Saturday, September 04, 2004

About TSEqual function (SQL 2K)

One of the common problem the database developers face in their day to day life is record concurrency issues. Lets try to address that with the help of timestamp data type.

Lets assume that Sarah and Ram are reading a same record. First Ram updates that record with some new data. Later if Sarah also updates the record (mind you she is viewing the old content only still) then it would overwrite the changes made by Ram.

There are two ways of solving this issue they are:

1. Pessimistic Locking
2. Optimistic Locking

Pessimistic Locking: First person who reads the record would put a lock on it so that nobody else can change it until he is done with it. Only when he releases the record the other user can make use of it. This method is not recommended because it might also takes hours or days together for the first person to release his lock due to various reasons.

Optimistic Locking: The record would be locked only when a user wants to modify its content.

SQL Server has a TSEqual (I presume it means TimeStamp Equal) function which compares TimeStamp values in the table and the T-SQL statement. If the timestamp values doesn't match it would throw an error and abort the operation. Let see this in action:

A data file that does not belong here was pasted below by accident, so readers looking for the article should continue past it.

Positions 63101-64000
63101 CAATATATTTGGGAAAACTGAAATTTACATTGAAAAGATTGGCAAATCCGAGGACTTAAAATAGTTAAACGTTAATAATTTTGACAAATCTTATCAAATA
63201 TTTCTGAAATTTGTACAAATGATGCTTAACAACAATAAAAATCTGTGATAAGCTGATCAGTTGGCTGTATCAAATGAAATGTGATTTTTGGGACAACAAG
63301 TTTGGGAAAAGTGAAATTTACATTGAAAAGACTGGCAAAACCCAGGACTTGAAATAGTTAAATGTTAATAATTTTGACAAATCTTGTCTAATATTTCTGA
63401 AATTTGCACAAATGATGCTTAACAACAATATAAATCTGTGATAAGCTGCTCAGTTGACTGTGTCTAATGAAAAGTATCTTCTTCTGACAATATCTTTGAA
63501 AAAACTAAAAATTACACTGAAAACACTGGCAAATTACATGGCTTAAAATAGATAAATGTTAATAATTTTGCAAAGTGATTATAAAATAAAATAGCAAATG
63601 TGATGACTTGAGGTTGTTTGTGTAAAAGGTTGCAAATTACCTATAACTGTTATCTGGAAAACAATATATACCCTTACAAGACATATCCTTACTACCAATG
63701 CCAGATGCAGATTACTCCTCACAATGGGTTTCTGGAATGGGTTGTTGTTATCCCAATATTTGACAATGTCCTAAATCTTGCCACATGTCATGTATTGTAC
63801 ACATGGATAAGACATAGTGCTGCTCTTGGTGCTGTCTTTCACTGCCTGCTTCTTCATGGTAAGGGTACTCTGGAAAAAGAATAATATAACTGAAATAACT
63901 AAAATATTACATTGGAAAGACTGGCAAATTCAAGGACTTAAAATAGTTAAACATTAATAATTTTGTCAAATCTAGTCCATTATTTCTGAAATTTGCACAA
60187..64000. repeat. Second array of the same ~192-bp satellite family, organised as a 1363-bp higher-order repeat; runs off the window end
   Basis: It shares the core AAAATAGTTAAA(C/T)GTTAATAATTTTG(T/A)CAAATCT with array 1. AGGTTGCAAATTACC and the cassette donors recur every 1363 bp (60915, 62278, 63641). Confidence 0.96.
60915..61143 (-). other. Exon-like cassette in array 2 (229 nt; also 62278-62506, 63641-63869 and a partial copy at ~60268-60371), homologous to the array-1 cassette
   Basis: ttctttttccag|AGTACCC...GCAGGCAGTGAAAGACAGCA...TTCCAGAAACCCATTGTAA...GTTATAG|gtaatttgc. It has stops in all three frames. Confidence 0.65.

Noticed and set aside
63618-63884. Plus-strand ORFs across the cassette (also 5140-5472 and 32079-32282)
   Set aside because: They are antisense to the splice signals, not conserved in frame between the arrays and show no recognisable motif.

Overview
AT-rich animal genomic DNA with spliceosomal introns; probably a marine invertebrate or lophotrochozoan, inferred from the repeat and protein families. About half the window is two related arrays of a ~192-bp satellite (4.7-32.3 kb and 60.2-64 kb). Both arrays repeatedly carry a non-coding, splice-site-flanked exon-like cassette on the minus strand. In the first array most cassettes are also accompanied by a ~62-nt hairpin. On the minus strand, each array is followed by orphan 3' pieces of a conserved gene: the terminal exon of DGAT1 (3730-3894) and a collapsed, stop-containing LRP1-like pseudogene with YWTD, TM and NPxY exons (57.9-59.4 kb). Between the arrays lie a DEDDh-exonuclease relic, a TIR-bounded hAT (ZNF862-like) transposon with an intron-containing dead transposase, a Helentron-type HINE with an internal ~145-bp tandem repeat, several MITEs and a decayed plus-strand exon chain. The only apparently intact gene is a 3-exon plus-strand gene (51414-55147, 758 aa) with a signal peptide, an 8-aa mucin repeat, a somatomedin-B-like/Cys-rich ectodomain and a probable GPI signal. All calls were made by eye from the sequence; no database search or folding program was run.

Declare @tStampOriginal TimeStamp

--Here tStamp is a TimeStamp column and TimeStampExample is the name of the table
Select @tStampOriginal = tStamp from TimeStampExample

-- Compares current timestamp value with the original value before updating
Update TimeStampExample Set LastName = 'Kapil' Where LastName = 'Tendulkar' and TSEqual (tStamp, @tStampOriginal)

The above batch of code should execute fine without any issues.

Declare @tStampOriginal TimeStamp

--here tStamp is a TimeStamp column and TimeStampExample is the name of the table
Select @tStampOriginal = tStamp from TimeStampExample

--dummy update statement to change the timestamp value
Update TimeStampExample Set LastName = 'Gandhi' Where LastName = 'Gandhi'

-- Compares current timestamp value with the original value before updating
Update TimeStampExample Set LastName = 'Kapil' Where LastName = 'Tendulkar' and TSEqual (tStamp, @tStampOriginal)

This batch would fail because the @tStampOriginal contains the initial timestamp values which has changed during the dummy update statement.

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